Tag Archives: Charles II

Castle Howard, Yorkshire

Yesterday on Hoydens and Firebrands, I submitted a short post about He Who Commissioned Castle Howard – Charles Howard,  3rd Earl of Carlisle. Following on from that post, which gives an overview about the life of the Charles Howard, I would like to share what I learned there this weekend and some photos from my visit, if I… Read on

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The Country Wife by William Wycherley

I hope you all enjoyed our first selection for the 17th-Century Book Club, which was William Wycherley’s play, The Country Wife! This was the second time I read the play, and I wish I could have performed in it. I would like to apologise to you all for not having the forum up-and-running as I said I would, but… Read on

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“New Worlds”: A Biased Look at the 1680s

Many of you know that I was eagerly anticipating this programme ever since I heard about it. I am always so pleased when filmmakers decide to set a story in the 17th-century. The more programmes and films that are made about this time period will make it as popular as the Tudors are. I thought The Devil’s Whore… Read on

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Aston Hall, Birmingham

On Friday I had the great honour of visiting the gorgeous, great Jacobean house, Aston Hall. What is Aston Hall, and why is it important? Well, let’s start off with the introduction from the official guide book, shall we? Aston Hall is a magnificent Grade I Listed Jacobean mansion sitting in a Grade II Listed Park…Constructed between 1618… Read on

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“My Dearest Minette: Letters between Charles II and his sister”

Ruth Norrington’s beautifully-bound and carefully selected compilation of letters between King Charles II and his sister, Henrietta, Duchesse d’Orleans is a wonderful read for anyone remotely interested in the Restoration court and the colourful people associated with it. [amazon template=image&chan=default&asin=0720609917] The book begins with an excellent, concise short history of the time shortly before and after the birth… Read on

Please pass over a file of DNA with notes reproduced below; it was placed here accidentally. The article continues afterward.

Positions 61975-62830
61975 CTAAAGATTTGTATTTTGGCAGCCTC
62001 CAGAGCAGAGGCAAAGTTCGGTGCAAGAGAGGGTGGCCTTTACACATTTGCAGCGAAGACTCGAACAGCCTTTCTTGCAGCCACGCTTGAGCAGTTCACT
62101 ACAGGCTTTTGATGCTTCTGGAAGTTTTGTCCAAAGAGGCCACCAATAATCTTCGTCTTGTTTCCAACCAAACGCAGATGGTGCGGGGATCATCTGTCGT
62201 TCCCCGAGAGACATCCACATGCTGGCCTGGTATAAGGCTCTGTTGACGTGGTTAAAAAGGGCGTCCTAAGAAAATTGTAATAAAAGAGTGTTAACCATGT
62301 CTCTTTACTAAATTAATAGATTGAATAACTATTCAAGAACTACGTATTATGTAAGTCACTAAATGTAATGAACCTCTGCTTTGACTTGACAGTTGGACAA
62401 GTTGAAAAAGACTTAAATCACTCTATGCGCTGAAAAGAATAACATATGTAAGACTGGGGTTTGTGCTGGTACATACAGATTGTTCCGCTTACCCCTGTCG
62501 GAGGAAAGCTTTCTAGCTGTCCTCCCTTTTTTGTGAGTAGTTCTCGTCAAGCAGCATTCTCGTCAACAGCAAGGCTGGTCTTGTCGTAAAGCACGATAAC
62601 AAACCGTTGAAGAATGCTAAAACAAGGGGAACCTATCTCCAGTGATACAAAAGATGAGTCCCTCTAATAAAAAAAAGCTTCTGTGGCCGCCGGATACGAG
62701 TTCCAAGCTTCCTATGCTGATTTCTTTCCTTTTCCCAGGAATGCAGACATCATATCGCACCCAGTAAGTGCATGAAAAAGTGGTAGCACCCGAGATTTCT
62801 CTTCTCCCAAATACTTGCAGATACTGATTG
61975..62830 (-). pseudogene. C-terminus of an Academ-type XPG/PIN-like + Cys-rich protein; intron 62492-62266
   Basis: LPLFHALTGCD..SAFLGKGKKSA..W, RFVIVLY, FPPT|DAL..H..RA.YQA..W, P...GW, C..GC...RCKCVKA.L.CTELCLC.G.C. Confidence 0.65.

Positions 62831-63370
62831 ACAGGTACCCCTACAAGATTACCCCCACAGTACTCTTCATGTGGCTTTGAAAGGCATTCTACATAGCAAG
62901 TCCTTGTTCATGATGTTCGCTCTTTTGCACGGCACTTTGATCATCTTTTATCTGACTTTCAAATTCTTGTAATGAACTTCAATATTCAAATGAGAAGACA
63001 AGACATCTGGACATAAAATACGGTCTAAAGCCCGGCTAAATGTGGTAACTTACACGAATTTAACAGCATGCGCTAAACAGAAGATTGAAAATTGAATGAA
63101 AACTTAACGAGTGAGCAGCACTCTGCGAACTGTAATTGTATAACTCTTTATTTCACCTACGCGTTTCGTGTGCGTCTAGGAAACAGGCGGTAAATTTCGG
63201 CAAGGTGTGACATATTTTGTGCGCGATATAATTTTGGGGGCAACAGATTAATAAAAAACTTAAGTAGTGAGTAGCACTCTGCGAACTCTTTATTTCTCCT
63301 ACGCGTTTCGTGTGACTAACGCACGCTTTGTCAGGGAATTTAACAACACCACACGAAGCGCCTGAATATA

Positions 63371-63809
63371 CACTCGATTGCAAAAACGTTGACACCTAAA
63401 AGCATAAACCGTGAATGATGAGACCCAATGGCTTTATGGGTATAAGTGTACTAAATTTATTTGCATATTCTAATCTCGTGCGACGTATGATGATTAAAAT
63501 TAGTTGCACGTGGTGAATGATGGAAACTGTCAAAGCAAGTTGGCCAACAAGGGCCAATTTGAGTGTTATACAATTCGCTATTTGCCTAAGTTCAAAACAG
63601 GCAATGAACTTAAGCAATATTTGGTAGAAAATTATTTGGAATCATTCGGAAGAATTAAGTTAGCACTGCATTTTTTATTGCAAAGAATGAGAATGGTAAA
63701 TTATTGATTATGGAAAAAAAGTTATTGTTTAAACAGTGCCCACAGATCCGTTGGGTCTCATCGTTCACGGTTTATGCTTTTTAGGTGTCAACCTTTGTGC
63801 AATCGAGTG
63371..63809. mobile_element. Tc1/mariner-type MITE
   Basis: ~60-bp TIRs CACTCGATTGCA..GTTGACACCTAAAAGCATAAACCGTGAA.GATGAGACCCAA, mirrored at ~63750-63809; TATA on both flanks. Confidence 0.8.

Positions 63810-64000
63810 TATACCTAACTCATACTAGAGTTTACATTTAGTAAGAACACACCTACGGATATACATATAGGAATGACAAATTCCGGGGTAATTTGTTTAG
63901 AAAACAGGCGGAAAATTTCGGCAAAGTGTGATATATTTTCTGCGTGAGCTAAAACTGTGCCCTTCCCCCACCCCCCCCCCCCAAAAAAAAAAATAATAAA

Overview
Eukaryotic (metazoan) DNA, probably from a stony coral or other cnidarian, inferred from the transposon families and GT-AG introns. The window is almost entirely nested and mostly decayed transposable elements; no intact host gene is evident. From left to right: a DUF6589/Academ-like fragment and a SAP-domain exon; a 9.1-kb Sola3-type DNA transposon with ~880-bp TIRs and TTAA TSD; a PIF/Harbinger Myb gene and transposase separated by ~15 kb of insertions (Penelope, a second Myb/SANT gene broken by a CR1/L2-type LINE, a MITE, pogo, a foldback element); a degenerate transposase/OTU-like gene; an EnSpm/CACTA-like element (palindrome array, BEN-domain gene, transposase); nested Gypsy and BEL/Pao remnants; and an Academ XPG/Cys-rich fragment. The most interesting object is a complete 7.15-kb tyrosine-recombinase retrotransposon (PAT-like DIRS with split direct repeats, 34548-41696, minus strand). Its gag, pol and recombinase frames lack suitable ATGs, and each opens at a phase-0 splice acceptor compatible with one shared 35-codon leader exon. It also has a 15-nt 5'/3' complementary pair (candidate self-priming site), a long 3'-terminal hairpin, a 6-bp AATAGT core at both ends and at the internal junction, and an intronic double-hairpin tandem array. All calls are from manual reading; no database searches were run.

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The Death of Queen Mary II

This post is dedicated to Mary, a controversial, intelligent, beautiful, ill-fated, yet beloved Queen, died on this day the 28th of December, 1694. She was only thirty-two years old.   I say that she was controversial because her reign was, and still is, a subject of controversy. You see, William and Mary were invited to take the throne… Read on

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Charles Landseer & the Seventeenth Century

Charles Landseer was an artist who lived from 1799-1879. Landseer, though sadly not as popular as his painter brother Edwin (famous for his works for Queen Victoria), generally painted scenes depicting historical events or those from literature and each of his works vividly bring stories to life. Take for example this piece, “The Eve of the Battle of… Read on

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17th Century Secrets of 10 Downing Street: Guest Post by Deborah Swift

The Seventeenth Century Lady is excited to have a Guest Post from acclaimed historical fiction writer Deborah Swift! Whenever I see Downing Street on the news I am reminded that its name dates back to the 17th century and the English Civil War. George Downing was born in Ireland but studied in America at Harvard – he was… Read on

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Women During the Reign of Charles II: Guest Post by Richard Endsor

It’s such a delight to welcome Richard Endsor to The Seventeenth Century Lady! Richard tells us about some remarkable women during the Merry Monarch’s lusty reign. So, please give a very warm welcome to Richard! Women During the Reign of Charles II: Dear Andrea, thank you for inviting me as a guest to your beautifully presented blog. Following… Read on

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The Popish Plot: Guest Post by Susan Abernethy

Today we welcome historian Susan Abernethy, who is such a delight on her website, The Freelance History Writer, twitter, and Facebook. Please give her a warm welcome to The Seventeenth Century Lady as she tells us about The Popish Plot! Sir Francis Walsingham, was minister and spymaster during the reign of Queen Elizabeth I.  He fought diligently and… Read on

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English Baroque Music: A Guest Post by London Baroque